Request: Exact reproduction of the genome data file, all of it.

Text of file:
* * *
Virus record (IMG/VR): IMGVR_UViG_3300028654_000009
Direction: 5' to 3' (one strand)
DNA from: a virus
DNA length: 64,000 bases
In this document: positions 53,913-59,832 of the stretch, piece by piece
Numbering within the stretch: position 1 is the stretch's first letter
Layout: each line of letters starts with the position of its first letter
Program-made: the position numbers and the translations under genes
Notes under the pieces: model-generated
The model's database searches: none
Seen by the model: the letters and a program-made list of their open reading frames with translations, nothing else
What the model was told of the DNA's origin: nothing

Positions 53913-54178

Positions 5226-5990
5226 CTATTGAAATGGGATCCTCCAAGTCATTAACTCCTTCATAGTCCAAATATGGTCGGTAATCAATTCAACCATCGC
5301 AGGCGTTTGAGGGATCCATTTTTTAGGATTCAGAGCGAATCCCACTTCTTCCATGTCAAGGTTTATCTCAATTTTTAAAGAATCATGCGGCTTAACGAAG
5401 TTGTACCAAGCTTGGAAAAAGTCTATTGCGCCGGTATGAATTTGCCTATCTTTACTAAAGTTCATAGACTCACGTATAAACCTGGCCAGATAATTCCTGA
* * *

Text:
Virus record (IMG/VR): IMGVR_UViG_3300028654_000009
Direction: 5' to 3' (one strand)
DNA from: a virus
DNA length: 64,000 bases
In this document: positions 53,913-59,832 of the stretch, piece by piece
Numbering within the stretch: position 1 is the stretch's first letter
Layout: each line of letters starts with the position of its first letter
Program-made: the position numbers and the translations under genes
Notes under the pieces: model-generated
The model's database searches: none
Seen by the model: the letters and a program-made list of their open reading frames with translations, nothing else
What the model was told of the DNA's origin: nothing

Positions 53913-54178

Positions 5226-5990
5226 CTATTGAAATGGGATCCTCCAAGTCATTAACTCCTTCATAGTCCAAATATGGTCGGTAATCAATTCAACCATCGC
5301 AGGCGTTTGAGGGATCCATTTTTTAGGATTCAGAGCGAATCCCACTTCTTCCATGTCAAGGTTTATCTCAATTTTTAAAGAATCATGCGGCTTAACGAAG
5401 TTGTACCAAGCTTGGAAAAAGTCTATTGCGCCGGTATGAATTTGCCTATCTTTACTAAAGTTCATAGACTCACGTATAAACCTGGCCAGATAATTCCTGA